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FDA clears J&J's breakthrough lymphoma therapy

Imbruvica approved to treat mantle cell lymphoma

US Food and Drug Administration (FDA) 

Johnson & Johnson became the second company to win FDA approval for a breakthrough medicine yesterday after the agency gave its backing to mantle cell lymphoma (MCL) treatment Imbruvica.

Imbruvica (ibrutinib) - which will be co-marketed in the US by originator Pharmacyclics - has been approved as a second-line treatment for patients with MCL after initial therapy such as Millennium's Velcade (bortezomib) or Celgene's Revlimid (lenalidomide).

MCL is a rare form of non-Hodgkin's lymphoma (NHL) and accounts for around 6 per cent of all cases of the cancer, but is particularly aggressive. The FDA notes that by the time most patients are diagnosed the malignancy has already spread to the lymph nodes, bone marrow and other organs.

Approval was based on a phase II study involving 111 MCL patients who were given Imbruvica daily until their disease progressed or side effects became intolerable. The results showed nearly 66 per cent of participants achieved an overall response rate (ORR), although as yet an increase in survival or effects on disease-related symptoms have not been established.

Ibrutinib is a Bruton's tyrosine kinase (BTK) inhibitor licensed by J&J from Pharmacyclics in a deal approach $1bn in 2011, and has also been submitted for approval as a second-line therapy for patients with chronic lymphocytic leukaemia (CLL) and small lymphocytic lymphoma (SLL), with the FDA due to deliver a verdict on that indication by February 2014.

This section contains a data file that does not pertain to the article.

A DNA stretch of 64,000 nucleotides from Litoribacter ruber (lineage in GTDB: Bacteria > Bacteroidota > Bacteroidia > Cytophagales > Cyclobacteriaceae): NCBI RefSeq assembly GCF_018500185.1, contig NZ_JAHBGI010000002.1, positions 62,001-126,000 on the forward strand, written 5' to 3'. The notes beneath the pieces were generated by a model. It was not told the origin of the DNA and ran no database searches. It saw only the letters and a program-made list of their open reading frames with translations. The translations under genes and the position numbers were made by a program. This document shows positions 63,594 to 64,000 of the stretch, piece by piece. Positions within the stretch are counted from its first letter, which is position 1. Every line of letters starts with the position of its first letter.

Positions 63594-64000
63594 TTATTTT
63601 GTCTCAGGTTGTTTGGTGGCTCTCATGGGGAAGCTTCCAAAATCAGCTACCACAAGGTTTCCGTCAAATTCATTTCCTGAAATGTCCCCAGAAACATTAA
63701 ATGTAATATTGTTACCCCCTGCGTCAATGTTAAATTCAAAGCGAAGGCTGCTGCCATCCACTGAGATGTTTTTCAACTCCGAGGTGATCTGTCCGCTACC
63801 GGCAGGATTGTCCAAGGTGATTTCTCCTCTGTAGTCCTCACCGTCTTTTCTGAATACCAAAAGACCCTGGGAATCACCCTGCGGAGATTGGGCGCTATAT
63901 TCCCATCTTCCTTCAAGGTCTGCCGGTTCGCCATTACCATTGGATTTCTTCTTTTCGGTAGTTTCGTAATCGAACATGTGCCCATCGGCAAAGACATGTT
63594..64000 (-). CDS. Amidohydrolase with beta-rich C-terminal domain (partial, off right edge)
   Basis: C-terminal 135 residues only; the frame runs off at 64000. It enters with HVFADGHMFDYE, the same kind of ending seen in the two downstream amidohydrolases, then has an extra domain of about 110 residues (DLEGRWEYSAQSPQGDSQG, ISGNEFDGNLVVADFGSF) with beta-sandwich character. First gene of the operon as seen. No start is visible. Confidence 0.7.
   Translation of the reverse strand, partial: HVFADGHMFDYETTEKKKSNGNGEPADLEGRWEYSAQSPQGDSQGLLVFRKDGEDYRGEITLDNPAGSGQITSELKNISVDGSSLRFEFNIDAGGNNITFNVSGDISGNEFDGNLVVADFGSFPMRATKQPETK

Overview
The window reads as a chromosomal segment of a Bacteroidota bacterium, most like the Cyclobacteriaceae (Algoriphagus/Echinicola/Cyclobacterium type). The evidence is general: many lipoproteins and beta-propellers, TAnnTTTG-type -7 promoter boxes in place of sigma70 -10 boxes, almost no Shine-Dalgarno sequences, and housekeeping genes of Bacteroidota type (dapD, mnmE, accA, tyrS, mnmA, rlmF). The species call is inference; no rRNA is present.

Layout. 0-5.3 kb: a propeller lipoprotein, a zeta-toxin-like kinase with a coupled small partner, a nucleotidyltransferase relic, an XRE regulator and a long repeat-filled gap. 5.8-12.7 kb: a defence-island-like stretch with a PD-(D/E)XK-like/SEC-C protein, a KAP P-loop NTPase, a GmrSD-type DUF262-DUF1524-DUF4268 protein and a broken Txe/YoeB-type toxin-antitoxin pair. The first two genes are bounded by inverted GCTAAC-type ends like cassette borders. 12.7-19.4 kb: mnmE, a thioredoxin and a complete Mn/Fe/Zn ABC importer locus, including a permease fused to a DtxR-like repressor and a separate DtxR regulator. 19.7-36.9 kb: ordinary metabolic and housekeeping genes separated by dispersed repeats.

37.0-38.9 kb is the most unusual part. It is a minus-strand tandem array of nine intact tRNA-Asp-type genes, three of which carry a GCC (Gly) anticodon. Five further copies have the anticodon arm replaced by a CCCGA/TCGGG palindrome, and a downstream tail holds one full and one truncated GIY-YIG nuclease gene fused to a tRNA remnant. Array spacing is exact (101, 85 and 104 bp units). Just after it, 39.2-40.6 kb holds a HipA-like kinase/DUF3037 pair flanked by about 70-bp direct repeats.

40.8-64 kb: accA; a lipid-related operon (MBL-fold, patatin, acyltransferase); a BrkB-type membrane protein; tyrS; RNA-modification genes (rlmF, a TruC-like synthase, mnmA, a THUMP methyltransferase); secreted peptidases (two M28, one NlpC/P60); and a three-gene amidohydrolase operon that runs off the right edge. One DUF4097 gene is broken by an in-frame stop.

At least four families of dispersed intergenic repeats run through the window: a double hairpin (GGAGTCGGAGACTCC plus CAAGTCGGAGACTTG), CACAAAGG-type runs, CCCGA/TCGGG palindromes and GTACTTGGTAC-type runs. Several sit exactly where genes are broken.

The two companies said they would immediately launch Imbruvica for MCL at a cost of around $130,000 per year, catapulting it up amongst the most expensive cancer drugs on the market and adding to concerns that the new generation of cancer treatments may place huge financial stress on healthcare systems.

Predictions for its sales potential vary, but a number of analysts suggest $500m-$1bn in sales is feasible if the drug is also approved in other cancers, with some suggesting it may have the potential to reach several billion dollars a year.

The drug is also being tested in other B cell malignancies and solid tumours and has been given breakthrough status by the FDA for another type of NHL called Waldenstrom's macroglobulinemia (WM).

Article by
Phil Taylor

14th November 2013

From: Sales, Regulatory



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